On the A-1 highway north of Madrid, Ford Spain’s press fleet manager, Eusebio Ruiz, locks his car’s radar onto another vehicle perhaps 75 meters ahead. An outline of the car appears on the dashboard with a few red bars behind it indicating the target distance. Deep memories of the film Top Gun and years of flight-simulator play kick in, and I reach for the joystick to arm my Sidewinder missiles. But the Ford Kuga is armed with neither Sidewinders nor a joystick. I sigh, click my pen, and continue taking notes as Ruiz fiddles with buttons on the steering wheel.
“If you want to have fun, you bring this in,” he says, until our car, with no footwork on his part, closes the distance to a few, more Madrid-like car lengths and then holds steady. Ruiz was demonstrating a technology Ford calls adaptive cruise control (also known as autonomous cruise control, with the same handy acronym of ACC). Like traditional cruise control, ACC requires drivers to select a target speed and throttles the engine to achieve it. But ACC also uses sensors, once lasers but now mostly radar (See “Keeping Cars From Crashing,” 3 September 2001, and “Long-Distance Car Radar,” 29 September 2011 in IEEE Spectrum), to adapt the target speed to that of slower-moving cars ahead.
Not long after Ruiz got us into formation with the car ahead, that driver changed lanes. Then we hit a hill and the engine revved in response to maintain speed. The latest commercial iterations of ACC could have anticipated that hill, using GPS data and a map, and adjusted the transmission ahead of time. They can also integrate data from cameras to read traffic signs and make smoother transitions ahead of zones with higher or lower speed limits. From a sensor and CPU standpoint, little distinguishes today’s front-runners—offered in Europe by Audi, BMW, and Mercedes-Benz—as the manufacturers share parts suppliers. They do, however, differ in how they program their ACCs and in how the car’s control systems respond to sensor information.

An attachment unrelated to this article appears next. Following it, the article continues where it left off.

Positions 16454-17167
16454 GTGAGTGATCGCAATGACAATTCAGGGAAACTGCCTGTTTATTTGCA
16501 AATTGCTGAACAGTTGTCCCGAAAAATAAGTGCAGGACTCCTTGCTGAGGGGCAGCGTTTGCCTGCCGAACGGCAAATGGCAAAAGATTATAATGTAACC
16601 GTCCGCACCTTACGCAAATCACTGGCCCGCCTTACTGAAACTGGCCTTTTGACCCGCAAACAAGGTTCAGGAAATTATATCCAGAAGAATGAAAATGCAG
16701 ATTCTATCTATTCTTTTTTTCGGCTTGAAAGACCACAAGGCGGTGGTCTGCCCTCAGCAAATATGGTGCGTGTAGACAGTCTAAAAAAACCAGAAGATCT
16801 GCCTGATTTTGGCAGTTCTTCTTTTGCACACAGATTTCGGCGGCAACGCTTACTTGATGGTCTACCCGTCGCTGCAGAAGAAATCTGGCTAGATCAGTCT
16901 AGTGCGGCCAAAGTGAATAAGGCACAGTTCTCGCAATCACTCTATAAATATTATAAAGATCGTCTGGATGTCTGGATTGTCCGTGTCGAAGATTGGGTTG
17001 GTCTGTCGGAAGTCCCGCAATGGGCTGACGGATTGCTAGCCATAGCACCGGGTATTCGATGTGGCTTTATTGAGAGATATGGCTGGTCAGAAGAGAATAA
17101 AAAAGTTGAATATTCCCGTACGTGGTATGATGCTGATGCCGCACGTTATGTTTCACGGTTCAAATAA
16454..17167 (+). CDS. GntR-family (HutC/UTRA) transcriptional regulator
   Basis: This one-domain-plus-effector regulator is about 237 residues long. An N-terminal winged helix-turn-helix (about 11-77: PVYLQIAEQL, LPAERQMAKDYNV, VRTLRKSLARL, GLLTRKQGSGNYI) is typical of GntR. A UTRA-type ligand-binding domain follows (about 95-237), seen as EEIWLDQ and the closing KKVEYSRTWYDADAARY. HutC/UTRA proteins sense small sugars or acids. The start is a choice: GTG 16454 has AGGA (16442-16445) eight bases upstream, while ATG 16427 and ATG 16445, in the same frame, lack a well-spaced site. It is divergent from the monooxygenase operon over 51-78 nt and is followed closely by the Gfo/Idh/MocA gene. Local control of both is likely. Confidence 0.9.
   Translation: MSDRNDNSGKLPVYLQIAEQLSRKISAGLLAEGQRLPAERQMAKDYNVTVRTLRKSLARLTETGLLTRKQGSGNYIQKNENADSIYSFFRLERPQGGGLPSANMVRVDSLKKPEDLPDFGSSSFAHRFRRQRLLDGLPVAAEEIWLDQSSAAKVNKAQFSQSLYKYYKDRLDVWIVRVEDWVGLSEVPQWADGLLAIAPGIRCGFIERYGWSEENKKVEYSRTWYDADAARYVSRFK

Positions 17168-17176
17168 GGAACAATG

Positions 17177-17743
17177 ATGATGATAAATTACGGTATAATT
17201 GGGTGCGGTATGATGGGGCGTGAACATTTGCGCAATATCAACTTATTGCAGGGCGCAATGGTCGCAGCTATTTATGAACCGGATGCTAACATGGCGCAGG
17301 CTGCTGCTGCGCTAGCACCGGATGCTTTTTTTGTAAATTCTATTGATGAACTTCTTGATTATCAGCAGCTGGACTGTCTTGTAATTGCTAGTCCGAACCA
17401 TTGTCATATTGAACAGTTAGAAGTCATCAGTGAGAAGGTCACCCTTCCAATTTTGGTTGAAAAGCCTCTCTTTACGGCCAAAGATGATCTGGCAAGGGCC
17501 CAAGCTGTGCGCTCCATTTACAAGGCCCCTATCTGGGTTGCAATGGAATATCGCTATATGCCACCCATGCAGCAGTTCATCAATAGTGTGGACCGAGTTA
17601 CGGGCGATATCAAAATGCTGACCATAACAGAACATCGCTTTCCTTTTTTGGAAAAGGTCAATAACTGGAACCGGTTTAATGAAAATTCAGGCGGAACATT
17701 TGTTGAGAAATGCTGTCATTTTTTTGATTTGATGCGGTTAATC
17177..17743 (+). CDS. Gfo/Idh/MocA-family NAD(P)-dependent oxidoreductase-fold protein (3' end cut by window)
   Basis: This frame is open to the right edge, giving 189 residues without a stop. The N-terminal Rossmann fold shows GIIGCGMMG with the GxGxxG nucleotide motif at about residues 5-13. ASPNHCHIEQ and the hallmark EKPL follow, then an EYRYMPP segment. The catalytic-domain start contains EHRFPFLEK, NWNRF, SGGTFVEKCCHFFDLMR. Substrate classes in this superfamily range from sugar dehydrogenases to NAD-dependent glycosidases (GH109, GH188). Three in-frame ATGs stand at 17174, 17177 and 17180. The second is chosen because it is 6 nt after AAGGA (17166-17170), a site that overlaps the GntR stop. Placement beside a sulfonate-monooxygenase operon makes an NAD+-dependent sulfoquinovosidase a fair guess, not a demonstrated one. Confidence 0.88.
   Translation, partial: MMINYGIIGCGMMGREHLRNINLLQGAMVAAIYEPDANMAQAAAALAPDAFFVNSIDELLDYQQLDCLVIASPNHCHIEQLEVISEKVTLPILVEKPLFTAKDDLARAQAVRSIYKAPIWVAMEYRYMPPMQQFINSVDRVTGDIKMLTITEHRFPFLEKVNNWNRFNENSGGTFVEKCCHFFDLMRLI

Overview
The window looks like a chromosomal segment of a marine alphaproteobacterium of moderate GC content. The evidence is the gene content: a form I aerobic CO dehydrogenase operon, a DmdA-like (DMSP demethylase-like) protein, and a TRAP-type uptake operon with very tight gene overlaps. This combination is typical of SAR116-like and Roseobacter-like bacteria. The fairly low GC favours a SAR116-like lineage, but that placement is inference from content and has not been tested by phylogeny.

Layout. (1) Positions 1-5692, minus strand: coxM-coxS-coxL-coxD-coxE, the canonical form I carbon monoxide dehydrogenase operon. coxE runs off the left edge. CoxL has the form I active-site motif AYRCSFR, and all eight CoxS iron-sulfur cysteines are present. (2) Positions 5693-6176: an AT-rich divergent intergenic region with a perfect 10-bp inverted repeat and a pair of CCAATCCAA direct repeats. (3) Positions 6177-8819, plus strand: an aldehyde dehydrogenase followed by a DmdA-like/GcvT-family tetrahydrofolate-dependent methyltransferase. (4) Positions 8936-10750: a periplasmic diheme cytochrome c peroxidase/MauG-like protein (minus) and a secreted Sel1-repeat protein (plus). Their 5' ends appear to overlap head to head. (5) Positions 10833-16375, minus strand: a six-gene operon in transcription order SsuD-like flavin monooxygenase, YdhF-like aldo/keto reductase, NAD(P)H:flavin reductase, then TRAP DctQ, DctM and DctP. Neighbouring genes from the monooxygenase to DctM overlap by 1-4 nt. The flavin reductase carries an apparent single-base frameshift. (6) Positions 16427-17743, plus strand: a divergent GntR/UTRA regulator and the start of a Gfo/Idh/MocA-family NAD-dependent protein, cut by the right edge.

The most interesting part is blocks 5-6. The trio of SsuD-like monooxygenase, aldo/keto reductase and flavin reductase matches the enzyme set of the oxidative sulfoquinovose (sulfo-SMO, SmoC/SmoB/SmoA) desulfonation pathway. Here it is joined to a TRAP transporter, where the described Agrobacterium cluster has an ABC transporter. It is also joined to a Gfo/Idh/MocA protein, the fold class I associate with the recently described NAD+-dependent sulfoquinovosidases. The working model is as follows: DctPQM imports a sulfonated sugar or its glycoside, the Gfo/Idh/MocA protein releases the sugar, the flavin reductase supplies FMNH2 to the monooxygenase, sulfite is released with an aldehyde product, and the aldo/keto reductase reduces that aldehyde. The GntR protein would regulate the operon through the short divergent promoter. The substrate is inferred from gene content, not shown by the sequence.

The differences may be more clear when driving at lower speeds, where just idling the engine or adjusting the transmission may not be a fast enough response to changing road conditions. Braking and steering behavior play a large role in how a car feels and may be an area where the carmakers can distinguish themselves, according to Audi spokesman Mark Dahncke. Both functions are crucial to the most-sophisticated driver assistance systems on the market today, called traffic-jam assistants or stop-and-go adaptive cruise control.
Traffic-jam assistants take over below 30 or 40 kilometers per hour (19 to 25 miles per hour), depending on the system. BMW’s X5, 5 Series, and 7 Series can also handle low-speed steering, which is more sophisticated than most so-called lane-keeping aids, which tend to nudge the wheel once before requiring drivers to take over again.
What has made traffic-jam assistants possible is not ACC radar improvement so much as the increasing sophistication of the cameras, image processors, and ultrasonic sensors first installed to aid parking. Most car radars have been tuned to detect relative motion, not stopped obstacles, and are sensitive to large, metallic objects. So carmakers hesitated to rely on them in slower-driving environments, where a pedestrian or other obstacle might appear. Cameras, on the other hand, feed image processors that are getting better and better at detecting pedestrians under a wider range of light and weather, as computer scientist Antonio M. López and colleagues at the Autonomous University of Barcelona are demonstrating.
Another problem carmakers had to overcome was a networking challenge: “It was a matter of how fast we were going to be able to send information between the different control modules, and of reliability,” says BMW spokesman Julian Arguelles. In Top Gun, Maverick said, “If you think, you’re dead,” in a dogfight. But in a traffic jam, a car that thinks for its driver may be just what it takes to escape the danger zone.